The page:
Press watchdog in crisis over Ingham

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The Independent Online
THE PRESS Complaints Commission has become embroiled in an extraordinary political crisis over attempts to appoint Sir Bernard Ingham as a lay member.

Sir Bernard, Lady Thatcher's press secretary for 11 years in Downing Street, is a vigorous and sometimes bitter critic of journalists, particularly those who were hostile to Lady Thatcher. The attempt to draft him in, by Lord Wakeham, Commission chairman and formerly one of Lady Thatcher's most trusted ministers, has split the three-man appointments committee. It has provoked the fury of a second member, the shadow Lord Chancellor, Lord Irvine of Lairg, who, as a leading barrister, was mentor to the young Tony Blair.

The third member, caught in the middle, is Harry Roche, chairman and chief executive of the Guardian Media Group

The matter will be raised by Labour in the Commons tomorrow. Yesterday, however, a senior source from the Complaints Commission - which adjudicates complaints against newspapers - accused Labour of "playing politics".

Lord Wakeham is anxious to renew his one-time government partnership with Sir Bernard. But Lord Irvine, still a close ally of Tony Blair, has told colleagues it will happen over his dead body. Sir Bernard, now a Daily Express columnist, is a highly controversial figure, of whom John Biffen once said: "One would begin to imagine that we have in Mr Bernard Ingham some sort of rough-spoken Yorkshire Rasputin who is manipulating government and corroding the standards of public life."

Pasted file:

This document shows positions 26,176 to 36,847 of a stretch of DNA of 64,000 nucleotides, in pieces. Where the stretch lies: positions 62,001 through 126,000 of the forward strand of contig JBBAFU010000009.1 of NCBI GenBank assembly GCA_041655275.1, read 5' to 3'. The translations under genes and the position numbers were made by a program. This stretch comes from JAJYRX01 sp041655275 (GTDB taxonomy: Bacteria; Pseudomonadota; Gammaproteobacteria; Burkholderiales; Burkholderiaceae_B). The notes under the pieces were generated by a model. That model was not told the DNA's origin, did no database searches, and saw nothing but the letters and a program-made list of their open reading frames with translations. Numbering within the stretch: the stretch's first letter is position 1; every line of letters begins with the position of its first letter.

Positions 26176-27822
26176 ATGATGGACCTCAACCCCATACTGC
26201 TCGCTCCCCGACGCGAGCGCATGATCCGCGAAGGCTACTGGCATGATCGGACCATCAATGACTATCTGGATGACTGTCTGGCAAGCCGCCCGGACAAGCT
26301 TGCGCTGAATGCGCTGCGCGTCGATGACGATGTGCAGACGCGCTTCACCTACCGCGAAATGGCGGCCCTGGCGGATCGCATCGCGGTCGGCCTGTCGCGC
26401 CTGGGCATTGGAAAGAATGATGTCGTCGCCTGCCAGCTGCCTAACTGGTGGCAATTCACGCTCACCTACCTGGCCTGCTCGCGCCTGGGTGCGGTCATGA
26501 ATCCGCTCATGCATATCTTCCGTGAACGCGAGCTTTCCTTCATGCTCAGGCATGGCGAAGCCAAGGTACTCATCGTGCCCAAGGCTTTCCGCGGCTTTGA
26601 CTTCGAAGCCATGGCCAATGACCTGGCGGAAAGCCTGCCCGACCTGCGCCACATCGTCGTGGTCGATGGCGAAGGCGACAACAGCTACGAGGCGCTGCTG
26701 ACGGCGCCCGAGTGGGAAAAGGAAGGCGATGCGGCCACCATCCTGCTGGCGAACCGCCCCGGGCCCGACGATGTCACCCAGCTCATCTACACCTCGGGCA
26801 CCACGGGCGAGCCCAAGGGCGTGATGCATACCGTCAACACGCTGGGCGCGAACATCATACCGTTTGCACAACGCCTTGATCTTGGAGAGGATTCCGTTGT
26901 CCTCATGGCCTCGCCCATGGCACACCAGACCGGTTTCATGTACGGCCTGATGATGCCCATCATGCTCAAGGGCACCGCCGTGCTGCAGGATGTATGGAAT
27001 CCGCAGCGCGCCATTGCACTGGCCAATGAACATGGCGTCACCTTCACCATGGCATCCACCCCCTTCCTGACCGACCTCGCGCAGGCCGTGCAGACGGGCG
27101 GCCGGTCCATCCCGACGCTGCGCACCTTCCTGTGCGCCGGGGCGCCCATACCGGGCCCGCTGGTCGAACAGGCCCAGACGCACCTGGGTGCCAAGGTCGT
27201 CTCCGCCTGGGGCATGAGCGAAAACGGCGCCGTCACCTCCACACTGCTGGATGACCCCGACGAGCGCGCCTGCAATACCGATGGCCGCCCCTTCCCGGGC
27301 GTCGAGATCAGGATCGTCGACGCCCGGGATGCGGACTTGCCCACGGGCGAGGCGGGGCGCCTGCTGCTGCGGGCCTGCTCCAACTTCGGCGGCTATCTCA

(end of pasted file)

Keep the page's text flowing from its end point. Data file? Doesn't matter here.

In a letter to Lord Wakeham, described as "blistering", Lord Irvine argued that Sir Bernard's appointment would be impossible because the Commission's constitution specifies that working journalists cannot become lay members.

A one-time employer of Mr Blair and his wife Cherie, Lord Irvine has discussed resignation from the Commission with Labour MPs. Yesterday Chris Smith, shadow Secretary of State for National Heritage, backed Lord Irvine.

He said: "I think Bernard Ingham would be wholly inappropriate as a lay member of the Commission. He is a practising journalist and he is such a robustly and rudely opinionated man that I think it would be impossible for him to act as an impartial judge on sensitive matters".

Mark Bolland, director of the Commision, responded: "Sir Bernard is not engaged in or connected with the business of publishing and, in the view of the PCC solicitor, he would therefore qualify as a public member of the PCC." A senior Commission source raised the stakes, attacking Lord Irvine's position as an "active politician" on the Commission, adding: "In the view of some of the Commission he is trying to play politics.

"We are not the toy of the Labour Party and we would not tolerate this sort of behaviour from the Lord Chancellor. Why should we with his shadow?"

Yesterday Mr Roche was believed to be siding with Lord Irvine after pressure from colleagues in the industry.

But a speedy conclusion is unlikely; the Commission has discovered that its appointments committee itself is illegally constituted, with two fewer members than are required under its constitution.

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